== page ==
In They Don't Represent Us, Harvard law professor Lawrence Lessig charts the way in which the fundamental institutions of our democracy, including our media, respond to narrow interests rather than to the needs and wishes of the nation's citizenry. But the blame does not only lie with "them"--Washington's politicians and power brokers, Lessig argues. The problem is also "us." "We the people" are increasingly uninformed about the issues, while ubiquitous political polling exacerbates the problem, reflecting and normalizing our ignorance and feeding it back into the system as representative of our will.

What we need, Lessig contends, is a series of reforms, from governmental institutions to the public itself, including:

A move immediately to public campaign funding, leading to more representative candidates A reformed Electoral College, that gives the President a reason to represent America as a whole A federal standard to end partisan gerrymandering in the states A radically reformed Senate A federal penalty on states that don't secure to their people an equal freedom to vote Institutions that empower the people to speak in an informed and deliberative way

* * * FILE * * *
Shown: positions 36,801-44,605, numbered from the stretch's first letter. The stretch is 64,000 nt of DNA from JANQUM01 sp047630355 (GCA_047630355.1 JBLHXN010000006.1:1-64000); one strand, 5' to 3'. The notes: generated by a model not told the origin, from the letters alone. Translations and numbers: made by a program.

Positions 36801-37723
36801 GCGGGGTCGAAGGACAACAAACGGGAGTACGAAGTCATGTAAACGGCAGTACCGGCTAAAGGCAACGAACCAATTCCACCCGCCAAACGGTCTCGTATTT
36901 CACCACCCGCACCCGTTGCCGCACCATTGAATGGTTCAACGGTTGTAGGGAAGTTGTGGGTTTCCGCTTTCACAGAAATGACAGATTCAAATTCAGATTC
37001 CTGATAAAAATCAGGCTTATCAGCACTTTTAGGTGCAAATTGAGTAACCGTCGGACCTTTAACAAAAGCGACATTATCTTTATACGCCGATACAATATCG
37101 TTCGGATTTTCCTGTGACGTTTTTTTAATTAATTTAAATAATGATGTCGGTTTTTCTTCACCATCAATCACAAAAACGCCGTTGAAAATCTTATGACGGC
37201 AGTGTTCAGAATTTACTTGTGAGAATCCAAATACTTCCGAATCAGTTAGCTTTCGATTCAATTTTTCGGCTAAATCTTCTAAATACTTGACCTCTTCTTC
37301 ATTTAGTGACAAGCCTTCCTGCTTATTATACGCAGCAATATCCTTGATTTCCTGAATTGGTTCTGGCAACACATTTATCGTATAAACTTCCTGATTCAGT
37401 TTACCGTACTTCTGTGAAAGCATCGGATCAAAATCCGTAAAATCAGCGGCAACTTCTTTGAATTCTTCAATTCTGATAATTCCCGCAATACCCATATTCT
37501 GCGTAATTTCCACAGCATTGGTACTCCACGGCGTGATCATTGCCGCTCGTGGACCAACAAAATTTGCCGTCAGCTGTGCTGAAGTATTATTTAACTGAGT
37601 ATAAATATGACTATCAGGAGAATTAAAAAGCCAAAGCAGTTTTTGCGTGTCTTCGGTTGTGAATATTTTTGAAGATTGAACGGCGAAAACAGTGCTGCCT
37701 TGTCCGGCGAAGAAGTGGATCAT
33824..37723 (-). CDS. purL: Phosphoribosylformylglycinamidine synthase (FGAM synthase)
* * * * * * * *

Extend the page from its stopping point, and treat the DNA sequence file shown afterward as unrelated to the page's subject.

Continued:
A soul-searching and incisive examination of our failing political culture, this nonpartisan call to arms speaks to every citizen, offering a far-reaching platform for reform that could save our democracy and make it work for all of us.


Reviews 3

Publisher's Weekly Review